The startup sector in Australia is still overwhelmingly male-dominated and women are receiving just a teeny-tiny proportion of overall funding.
That’s according to the latest Australian Startup Salary Guide 2019/2020, released this week by AWS and Think & Grow.
The report analysed the salaries of 1000 people working in 63 different VC-backed Australian startups to give a snapshot of the Australian startup ecosystem.
Very few of the founders of these startups were female, with the report finding those female-founded startups that were surveyed had not attracted more than $3 million in funding, with male-founded startups raising more than $50 million.
It also found that women are still underrepresented across the startup sector, particularly in STEM and leadership positions, with women making up just 12.9% of founder chief technology officers and zero chief financial officer roles. Women did dominate in senior marketing, holding 75% of such roles, and made up 50% of senior HR roles and 55% of roles in customer service. Women also account for 77% of office manager roles.
Overall, women hit the majority across “low-level roles” and were underrepresented in executive positions, according to the report.
And the more money a startup has raised, the less likely women are to be in key leadership positions. When examining the startups that have raised between $10 million and $50 million, the report found women were missing in CFO roles, CTO roles, VP engineering roes, head of operations roles and VP or head of sales roles.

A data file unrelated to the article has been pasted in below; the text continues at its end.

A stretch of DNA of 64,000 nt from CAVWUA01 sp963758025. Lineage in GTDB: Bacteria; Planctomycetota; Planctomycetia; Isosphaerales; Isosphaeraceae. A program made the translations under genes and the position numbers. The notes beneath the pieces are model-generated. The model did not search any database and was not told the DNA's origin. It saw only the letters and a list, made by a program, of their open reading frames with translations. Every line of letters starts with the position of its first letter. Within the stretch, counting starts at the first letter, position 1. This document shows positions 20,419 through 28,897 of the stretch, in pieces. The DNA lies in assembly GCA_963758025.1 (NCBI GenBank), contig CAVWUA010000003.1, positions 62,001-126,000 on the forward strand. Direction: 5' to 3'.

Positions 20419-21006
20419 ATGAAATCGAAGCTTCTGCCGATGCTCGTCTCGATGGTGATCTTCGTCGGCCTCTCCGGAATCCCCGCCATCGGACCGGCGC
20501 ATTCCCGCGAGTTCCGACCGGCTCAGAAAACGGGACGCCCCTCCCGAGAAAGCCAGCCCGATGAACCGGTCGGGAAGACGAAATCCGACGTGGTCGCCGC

The lack of women in key STEM and leadership positions is disappointing. Especially when you take a look at the leadership roles with the highest salaries in Australian startups. Of the businesses that have raised between $10 million and $50 million, those in ‘founder, CEO’ roles are on an average of $227,551, with CTOs taking home $202,100 and CFOs on $207,100.
And according to the report, salaries and career opportunities in Australian startups are expected to remain resilient during the COVID-19 pandemic and beyond.
Despite these figures, it’s interesting to note that some of Australia’s most celebrated ‘startups’ that have gone on to become fast-growing ‘unicorns’, prominently feature women in their co-founding and leadership teams.
One such unicorn is Canva, co founded by Melanie Perkins who continues to serve as CEO of the Australian-based design tool maker, worth more than US$3 billion.
Then there’s Airwallex, which recently became Australia’s fastest-grown unicorn, and is co-founded by Lucy Liu, who continues to serve as the fintech’s president.
Airwallex has also just today announced the appointment of Susan Ho to the team (pictured above), as the first head of SVP brand, communications and partnerships.
It already has a number of women on its leadership team, including CCO and general counsel Jeanette Chan, VP of partnership and ecosystems Gajia Parsons, head of payments Rose Pang, and director of HR and recruitment Sascha McPherson.
This article was first published by Women’s Agenda.
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